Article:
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Dannagal Goldthwaite Young (PhD, University of Pennsylvania, 2007) is an Assistant Professor in the Department of Communication. Her research interests include political media effects, public opinion, political satire and the psychology of political humor. Her work on the role and effects of late-night comedy in the changing political environment has been published in numerous journals including Media Psychology, Political Communication, International Journal of Press/Politics, Journal of Broadcasting and Electronic Media, and Mass Media and Society.
Feldman, L. & Young, D. G. (forthcoming). Late-night comedy as a gateway to traditional news: An analysis of time trends in news attention among late-night comedy viewers during the 2004 Presidential primaries, Political Communication, forthcoming.
Young, D. G. (2010). Political Humor, The Encyclopedia of Political Science, forthcoming.
Hoffman, L. H. & Young, D. G. (2010). Political communication survey research: Challenges, trends, and opportunities. In E. Bucy and L. Holbert (Eds.), Political Communication Research: Methods, Measures, and Analytical Techniques. Routledge. forthcoming
Young, D. G. & Caplan, S. E. (2010). Online dating and Conjugal Bereavement, Death Studies, in press.
Polk, J., Young, D. G. & Holbert, R. L (2009). Humor Complexity and Political Influence: An elaboration likelihood approach to the effects of humor type in The Daily Show with Jon Stewart, Atlantic Journal of Communication, in press.
Young, D. G. (2009). A Response to Ruane and Cerulo, Sociological Forum, 24, 195-197.
Young, D. G. (2008). The privileged role of the late-night joke: Exploring humor’s role in disrupting argument scrutiny, Media Psychology, 11, 119 - 142.
Young, D. G. (2007). The Daily Show as new journalism. In J. S. Morris & J. C. Baumgartner (Eds.), Laughing Matters: Humor and American Politics in the Media Age. (pp. 241-259) New York: Routledge.
Communication 245: Mass Communication and Culture
This course explores the relationship between media and culture. We will examine the history, functions, and industries of mass communication and will explore certain topics (technological convergence, consolidation of ownership, news economics, & media effects research) in depth. Students will acquire a broad understanding of how the mass media affect and interact with individuals and society.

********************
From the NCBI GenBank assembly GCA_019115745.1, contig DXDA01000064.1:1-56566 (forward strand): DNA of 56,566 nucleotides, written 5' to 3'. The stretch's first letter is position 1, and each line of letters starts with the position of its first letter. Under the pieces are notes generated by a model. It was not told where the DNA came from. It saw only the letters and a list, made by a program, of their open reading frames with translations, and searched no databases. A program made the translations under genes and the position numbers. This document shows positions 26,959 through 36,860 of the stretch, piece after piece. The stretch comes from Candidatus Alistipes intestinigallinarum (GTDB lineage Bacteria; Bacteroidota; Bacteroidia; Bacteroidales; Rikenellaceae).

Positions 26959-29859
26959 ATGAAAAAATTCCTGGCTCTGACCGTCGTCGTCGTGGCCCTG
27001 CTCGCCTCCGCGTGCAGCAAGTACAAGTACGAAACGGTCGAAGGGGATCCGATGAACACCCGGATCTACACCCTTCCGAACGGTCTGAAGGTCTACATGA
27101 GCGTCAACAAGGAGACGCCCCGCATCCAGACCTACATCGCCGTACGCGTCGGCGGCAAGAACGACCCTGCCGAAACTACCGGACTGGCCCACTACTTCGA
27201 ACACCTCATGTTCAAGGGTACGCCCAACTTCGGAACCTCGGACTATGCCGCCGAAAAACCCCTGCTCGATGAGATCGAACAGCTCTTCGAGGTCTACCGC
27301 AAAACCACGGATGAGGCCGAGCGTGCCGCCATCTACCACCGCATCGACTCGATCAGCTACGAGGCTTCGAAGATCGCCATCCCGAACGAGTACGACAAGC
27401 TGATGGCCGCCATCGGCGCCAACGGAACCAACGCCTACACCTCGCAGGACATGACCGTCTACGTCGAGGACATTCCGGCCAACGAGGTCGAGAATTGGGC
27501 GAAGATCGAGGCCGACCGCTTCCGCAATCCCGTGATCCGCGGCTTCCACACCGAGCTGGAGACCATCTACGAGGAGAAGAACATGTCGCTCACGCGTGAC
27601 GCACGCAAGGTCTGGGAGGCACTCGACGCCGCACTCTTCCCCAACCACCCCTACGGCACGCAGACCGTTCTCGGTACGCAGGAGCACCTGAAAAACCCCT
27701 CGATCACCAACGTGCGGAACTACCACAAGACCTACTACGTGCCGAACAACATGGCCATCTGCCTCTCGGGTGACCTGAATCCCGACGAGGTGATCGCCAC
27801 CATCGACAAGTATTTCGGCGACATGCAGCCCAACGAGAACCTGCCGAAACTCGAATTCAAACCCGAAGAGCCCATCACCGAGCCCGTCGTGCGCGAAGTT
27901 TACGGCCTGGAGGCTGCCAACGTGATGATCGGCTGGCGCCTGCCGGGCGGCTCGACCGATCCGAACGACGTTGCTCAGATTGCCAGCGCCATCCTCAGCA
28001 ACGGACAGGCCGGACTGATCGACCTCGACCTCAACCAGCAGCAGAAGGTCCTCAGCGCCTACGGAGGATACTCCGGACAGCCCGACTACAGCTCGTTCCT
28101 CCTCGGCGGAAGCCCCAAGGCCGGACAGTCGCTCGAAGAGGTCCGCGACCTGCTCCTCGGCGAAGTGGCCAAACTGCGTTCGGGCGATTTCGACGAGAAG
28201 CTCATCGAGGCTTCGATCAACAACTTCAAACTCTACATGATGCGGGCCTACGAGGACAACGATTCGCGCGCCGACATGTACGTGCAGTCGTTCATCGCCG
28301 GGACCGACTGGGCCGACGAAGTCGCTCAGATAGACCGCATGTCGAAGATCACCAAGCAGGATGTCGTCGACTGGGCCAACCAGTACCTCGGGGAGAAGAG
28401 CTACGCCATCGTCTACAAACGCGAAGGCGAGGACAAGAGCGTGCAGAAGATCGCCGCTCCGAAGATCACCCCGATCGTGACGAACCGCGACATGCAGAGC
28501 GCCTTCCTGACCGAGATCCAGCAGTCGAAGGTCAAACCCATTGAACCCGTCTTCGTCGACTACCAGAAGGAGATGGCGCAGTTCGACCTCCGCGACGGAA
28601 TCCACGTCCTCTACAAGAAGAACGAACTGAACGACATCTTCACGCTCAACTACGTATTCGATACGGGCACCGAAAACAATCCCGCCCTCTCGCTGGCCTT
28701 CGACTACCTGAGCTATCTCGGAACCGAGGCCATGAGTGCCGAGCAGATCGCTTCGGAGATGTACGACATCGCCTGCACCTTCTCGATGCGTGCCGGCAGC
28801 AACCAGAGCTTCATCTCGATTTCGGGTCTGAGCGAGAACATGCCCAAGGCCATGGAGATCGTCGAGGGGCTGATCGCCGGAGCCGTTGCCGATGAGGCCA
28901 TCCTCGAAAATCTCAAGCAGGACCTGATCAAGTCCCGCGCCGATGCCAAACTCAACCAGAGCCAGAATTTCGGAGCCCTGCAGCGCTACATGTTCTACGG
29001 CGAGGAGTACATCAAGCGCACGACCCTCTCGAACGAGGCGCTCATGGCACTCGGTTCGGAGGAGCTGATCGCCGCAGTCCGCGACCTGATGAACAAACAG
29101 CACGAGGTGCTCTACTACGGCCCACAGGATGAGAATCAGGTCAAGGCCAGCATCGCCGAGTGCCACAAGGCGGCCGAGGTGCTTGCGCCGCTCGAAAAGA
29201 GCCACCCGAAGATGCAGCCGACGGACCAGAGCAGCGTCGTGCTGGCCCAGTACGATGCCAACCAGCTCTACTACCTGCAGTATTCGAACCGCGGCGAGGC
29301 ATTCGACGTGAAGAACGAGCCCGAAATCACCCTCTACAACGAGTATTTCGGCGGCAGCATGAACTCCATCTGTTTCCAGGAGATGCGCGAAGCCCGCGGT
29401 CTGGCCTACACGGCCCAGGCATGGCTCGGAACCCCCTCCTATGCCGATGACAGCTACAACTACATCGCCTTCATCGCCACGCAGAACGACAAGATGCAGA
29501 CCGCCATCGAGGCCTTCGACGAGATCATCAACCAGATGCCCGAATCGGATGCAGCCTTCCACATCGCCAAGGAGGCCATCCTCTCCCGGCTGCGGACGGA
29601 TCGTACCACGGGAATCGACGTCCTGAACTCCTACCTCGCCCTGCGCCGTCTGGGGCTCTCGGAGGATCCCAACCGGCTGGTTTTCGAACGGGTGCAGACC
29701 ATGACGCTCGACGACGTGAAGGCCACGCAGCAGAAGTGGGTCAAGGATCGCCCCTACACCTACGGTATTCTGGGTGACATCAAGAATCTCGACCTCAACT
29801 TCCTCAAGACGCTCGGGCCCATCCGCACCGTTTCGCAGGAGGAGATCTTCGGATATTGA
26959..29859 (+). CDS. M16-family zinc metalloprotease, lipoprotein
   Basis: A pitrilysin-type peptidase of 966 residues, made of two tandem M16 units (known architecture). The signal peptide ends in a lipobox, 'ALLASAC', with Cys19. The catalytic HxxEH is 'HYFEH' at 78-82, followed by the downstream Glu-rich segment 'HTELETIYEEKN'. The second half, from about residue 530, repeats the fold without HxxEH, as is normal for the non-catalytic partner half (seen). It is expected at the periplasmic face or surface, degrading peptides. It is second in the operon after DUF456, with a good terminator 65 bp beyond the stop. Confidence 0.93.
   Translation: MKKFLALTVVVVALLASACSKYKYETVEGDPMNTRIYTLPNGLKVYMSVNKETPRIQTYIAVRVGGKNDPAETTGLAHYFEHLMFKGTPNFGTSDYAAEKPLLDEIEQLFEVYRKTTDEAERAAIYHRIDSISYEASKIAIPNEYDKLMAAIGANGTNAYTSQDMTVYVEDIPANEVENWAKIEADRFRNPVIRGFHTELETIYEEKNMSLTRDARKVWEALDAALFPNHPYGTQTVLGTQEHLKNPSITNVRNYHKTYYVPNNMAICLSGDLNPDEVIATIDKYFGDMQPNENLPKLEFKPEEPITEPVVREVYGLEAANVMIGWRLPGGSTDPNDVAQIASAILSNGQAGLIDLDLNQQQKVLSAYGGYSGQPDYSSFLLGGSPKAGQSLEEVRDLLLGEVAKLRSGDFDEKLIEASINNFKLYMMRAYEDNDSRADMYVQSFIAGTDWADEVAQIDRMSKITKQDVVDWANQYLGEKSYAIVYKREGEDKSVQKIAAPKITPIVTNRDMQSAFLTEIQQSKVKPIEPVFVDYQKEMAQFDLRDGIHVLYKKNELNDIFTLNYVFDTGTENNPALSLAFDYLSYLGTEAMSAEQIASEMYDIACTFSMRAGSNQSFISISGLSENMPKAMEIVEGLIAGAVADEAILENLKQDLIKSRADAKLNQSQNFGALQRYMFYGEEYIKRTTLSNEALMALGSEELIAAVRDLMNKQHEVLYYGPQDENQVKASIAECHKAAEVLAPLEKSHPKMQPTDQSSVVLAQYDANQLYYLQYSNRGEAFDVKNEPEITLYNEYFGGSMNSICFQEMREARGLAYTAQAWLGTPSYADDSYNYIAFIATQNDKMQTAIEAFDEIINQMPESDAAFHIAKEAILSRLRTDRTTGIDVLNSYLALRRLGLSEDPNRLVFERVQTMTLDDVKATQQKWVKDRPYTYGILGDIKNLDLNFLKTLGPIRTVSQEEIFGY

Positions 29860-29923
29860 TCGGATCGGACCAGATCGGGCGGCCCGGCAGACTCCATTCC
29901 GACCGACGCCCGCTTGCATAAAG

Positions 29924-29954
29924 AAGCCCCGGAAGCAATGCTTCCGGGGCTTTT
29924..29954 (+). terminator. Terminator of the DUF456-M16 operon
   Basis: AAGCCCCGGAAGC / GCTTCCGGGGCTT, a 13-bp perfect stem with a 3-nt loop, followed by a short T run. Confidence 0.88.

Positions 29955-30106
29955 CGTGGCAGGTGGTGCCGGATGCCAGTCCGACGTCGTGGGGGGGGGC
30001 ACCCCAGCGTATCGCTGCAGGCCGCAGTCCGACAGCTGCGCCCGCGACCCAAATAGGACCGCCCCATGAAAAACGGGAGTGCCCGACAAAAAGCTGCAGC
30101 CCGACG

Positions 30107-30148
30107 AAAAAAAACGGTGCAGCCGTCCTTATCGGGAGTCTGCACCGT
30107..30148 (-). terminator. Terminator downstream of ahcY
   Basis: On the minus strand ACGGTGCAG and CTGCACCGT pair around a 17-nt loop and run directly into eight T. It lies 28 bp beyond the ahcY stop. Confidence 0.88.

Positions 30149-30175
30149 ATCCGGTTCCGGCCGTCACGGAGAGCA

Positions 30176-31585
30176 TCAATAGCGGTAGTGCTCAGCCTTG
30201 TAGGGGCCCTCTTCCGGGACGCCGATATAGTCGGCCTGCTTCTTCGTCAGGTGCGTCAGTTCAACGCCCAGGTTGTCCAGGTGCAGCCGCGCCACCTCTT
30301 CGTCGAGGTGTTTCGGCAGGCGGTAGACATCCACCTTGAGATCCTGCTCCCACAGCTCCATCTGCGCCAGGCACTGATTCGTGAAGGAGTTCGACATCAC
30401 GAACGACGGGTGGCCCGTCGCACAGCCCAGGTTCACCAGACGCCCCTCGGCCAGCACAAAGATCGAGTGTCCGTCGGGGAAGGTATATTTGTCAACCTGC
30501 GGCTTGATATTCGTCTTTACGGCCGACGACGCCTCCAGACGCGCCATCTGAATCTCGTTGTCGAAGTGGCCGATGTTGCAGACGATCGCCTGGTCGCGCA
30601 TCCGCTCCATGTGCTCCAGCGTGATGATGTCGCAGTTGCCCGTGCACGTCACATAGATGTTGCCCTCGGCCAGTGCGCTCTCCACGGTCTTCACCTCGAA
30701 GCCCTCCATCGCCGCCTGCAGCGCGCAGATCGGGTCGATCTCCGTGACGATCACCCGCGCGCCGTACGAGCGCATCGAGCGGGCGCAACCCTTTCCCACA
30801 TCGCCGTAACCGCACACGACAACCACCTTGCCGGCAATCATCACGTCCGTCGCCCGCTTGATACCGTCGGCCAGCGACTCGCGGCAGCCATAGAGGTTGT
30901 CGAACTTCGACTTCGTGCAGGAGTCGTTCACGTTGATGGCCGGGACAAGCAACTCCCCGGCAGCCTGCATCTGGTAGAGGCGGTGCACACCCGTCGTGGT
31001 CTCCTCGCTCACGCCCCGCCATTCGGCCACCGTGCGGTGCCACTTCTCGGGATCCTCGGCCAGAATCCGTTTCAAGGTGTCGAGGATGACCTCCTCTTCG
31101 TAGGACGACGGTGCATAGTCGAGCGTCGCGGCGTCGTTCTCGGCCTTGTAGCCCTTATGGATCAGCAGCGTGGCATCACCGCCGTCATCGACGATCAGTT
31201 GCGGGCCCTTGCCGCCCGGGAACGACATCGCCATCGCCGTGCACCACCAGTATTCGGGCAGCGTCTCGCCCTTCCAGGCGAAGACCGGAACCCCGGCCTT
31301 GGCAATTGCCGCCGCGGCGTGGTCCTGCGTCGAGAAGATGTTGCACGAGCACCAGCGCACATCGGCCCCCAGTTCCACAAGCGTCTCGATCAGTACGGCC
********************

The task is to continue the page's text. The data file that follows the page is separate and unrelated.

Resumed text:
Communication 418/618: Special Topics: Entertainment and Politics
For years politics and entertainment have had a flirtatious and tumultuous relationship. Nixon's appearance on Laugh-in, to the political comedy of the Smothers Brothers, to the realistic presidential drama of The West Wing, to presidential candidate appearances on late-night comedy programs. In this course, we will look at some examples of this relationship throughout history, with a specific focus on the latest trends in "politico-tainment" from 1992 to the present. We will also examine the other side of this equation - that is, while politics is integrated into entertainment programs, so to are public affairs programs becoming more entertainment-oriented in both content and style. In an increasingly fragmented media environment with dwindling audience shares, news programs have been getting creative with their content and production choices - often incorporating more celebrity "news," more dramatic stories, more of the bizarre and unusual, and more coverage of entertainment. We will discuss both sides of this phenomenon, examine causes and effects of these trends, and critically examine the normative implications for citizenship and the healthy functioning of a democracy.
Communication 452/652: Communication and Persuasion
This course explores the fundamental processes of persuasion – including psychological, sociological, and communicative processes. In doing so, we will consider various aspects of messages, both verbal and visual, and how these elements can influence attitudes, intentions, and behaviors. We will explore each of these categories of persuasion techniques in detail and apply them to persuasion in the context of advertising and marketing, politics, and health campaigns. In addition to acquiring skills as communication practitioners, we will also be exploring these processes as critical consumers of mass media – better understanding the tactics used by message senders to influence our attitudes, opinions, and behaviors.
Communication 408: New Media Project Development
This course will integrate communication theory into the practice of web design, focusing on the social psychology of site usability. The course is designed to provide students in the New Media Minor an opportunity to apply their knowledge of design and programming to a project for an actual non-profit client. Students in this course should already have experience in and knowledge of web design and programming, as those will not be taught in this course. Instead, we will learn how to apply social science to the study of new media, review literature on communication and usability theory, and integrate our observations into the production of a website for a client.
Prereqs include Computer Science 103 and Art 307.
University of Delaware
250 Pearson Hall
Newark, DE 19716
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